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Press & Media

Why Us?

  • We source a one-of-a-kind collection of handmade Moroccan goods.
  • A portion of the proceeds goes directly to our artisans.
  • We provide the costumer service of a small company.
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Beni Ouarain Rugs

There is a craze underfoot. Crack open any shelter magazine or visit nearly any decorating blog and you will be overwhelmed with images of stylish rooms that are anchored by a singular shared object: the Moroccan rug.

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Take, for example, the resuscitated Domino magazine. In it, just about every featured room proudly boasts one of these shaggy geometric patterned rugs — it’s as if they are a prerequisite for publication. But what is it that makes these floor coverings suddenly seem as ubiquitous as sisal?

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 To be clear, the Moroccan rug designs of which I speak are from the Beni Ouarain people, who comprise 17 Berber tribes from the Atlas Mountains. These rugs have distinctive designs, which range from ordered geometric shapes to more free-form, expressive patterns. They almost always are in a neutral palette (usually they have an ivory background with brown or black geometric lines), and they have a shaggy pile. Never intended to be decorative objects, the rugs were originally woven for practical purposes: It is cold in the mountains, so they were used for blankets, shawls and bedcovers.

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Traditionally these Moroccan rugs are no wider than seven feet. You will never find a vintage piece that is wider. This is because the Beni Ouarain are nomadic, so no loom could be too large to carry from place to place. And lastly, women who had no formal training traditionally made these rugs, just like the American quilt. James French, a director of Beauvais Carpets in New York , points out that traditional Beni Ouarain tribal designs were woven from memory, not patterns, so they have an appealing “quirkiness.”

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This quirkiness is exactly what makes these rugs appealing to interior designers. “They give a room, particularly a cold modern room, warmth and patina as well as a dose of ethnicity,” says Timothy Whealon of Timothy Whealon Interiors in New York. The converse is also true: The idiosyncratic patterns of Beni Ouarain designs give more traditional rooms a much-needed shot of modernity. It is because of this versatility that Whealon, like other decorators, has used them for years. And despite their recent omnipresence, he says he will continue to use them. “I don’t see them as trendy; I see them as timeless.”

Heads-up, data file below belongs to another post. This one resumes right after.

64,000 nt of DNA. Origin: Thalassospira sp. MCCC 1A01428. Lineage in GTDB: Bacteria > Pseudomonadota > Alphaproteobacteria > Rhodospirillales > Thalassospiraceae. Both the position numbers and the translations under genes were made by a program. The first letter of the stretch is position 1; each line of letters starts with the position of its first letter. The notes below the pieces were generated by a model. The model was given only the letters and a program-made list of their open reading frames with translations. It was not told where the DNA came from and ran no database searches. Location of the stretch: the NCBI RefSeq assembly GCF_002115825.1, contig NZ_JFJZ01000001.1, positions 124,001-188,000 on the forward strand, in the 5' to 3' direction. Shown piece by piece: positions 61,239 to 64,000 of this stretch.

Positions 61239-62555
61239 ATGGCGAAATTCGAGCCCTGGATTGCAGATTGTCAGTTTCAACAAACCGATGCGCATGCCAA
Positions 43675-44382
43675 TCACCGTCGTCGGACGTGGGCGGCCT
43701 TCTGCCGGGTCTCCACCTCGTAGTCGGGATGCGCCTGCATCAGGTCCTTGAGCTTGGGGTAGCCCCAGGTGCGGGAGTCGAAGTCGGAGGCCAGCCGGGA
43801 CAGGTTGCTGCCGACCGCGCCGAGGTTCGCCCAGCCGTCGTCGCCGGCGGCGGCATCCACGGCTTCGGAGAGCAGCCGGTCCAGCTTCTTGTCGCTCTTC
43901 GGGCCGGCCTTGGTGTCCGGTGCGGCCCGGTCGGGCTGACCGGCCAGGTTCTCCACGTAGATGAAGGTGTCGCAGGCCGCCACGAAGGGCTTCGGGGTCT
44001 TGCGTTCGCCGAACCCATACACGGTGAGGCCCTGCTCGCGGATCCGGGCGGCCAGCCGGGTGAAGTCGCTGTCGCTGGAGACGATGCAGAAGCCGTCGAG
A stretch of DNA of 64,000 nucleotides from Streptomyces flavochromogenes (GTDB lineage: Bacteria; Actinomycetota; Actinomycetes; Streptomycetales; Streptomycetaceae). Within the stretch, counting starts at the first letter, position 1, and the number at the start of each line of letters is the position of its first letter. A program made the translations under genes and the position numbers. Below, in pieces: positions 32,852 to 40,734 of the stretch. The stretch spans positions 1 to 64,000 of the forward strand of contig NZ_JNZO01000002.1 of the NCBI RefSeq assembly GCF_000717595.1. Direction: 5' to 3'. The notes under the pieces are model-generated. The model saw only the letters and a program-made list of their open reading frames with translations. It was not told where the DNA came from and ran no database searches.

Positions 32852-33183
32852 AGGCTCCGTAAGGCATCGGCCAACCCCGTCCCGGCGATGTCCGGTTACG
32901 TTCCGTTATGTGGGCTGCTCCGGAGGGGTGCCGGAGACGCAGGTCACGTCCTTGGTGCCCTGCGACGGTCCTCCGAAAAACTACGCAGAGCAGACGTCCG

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He couldn’t be more right. Whealon, like many of us, is following a long line of designers and tastemakers who have had a love fest with these rugs. “In Paris in the 1920s and 1930s, designers used Moroccan rugs for their inherent sense of modernity and ethnographic qualities,” Ffrench says. A couple decades later, mid-century modernists, such as Le Corbusier and Charles and Ray Eames, were known to use the same fluffy piled rugs as a counterpoint to their sleekly designed furniture. In 1972, Billy Baldwin chose a room with a diamond-patterned Beni Ourain rug for the cover of his book “Billy Baldwin Decorates,” which illustrates his masterful ability to bridge style and comfort.

Although it has been a staple in the haute decorating world for almost a century, the Moroccan rug filtered into the mainstream only in the past 10 years, thanks in part to magazines such as the original Domino, whose editors drew attention to the rugs with their signature arrows and simulated handwriting typeface that said things like “try this neutral Moroccan rug as an alternative to sisal.”

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Companies caught on. Although vintage pieces are still available on the market, they are too long and narrow for many spaces. 

Please beware of Chinese, Indian and Turkish immitations. If the price is "too good to be true", it means that the rug is certainly not an authentic Beni Ouarain!


Comments (4)
  • Laura Belmont  - Large custom Beni Ouarain rug.
    I need a custom Beni Ouarain that is large enough for my living room... say
    around 11 feet wide. Is that something your company can do? I'm very
    interested.
    thanks.
    Laura.
  • Tao B.  - Beni Ouarain.
    Hi Laura,
    Yes we do make custom Beni Ouarains. The vintage pieces do not go beyond a
    7 or 8 feet in width, so we work on a lot of larger custom made ones for
    our clients.
    Email me for more info.
    Tao B.
  • Jeremy Dupont  - beni ouarain are awesome!
    I own a Beni Ouarain rug and I'm absolutely in love with it!!! It really
    ties my living room together in a very chic way.
    Jeremy.
  • Courtney Price  - Beautiful
    These rugs are beautiful, love them. love your blog.
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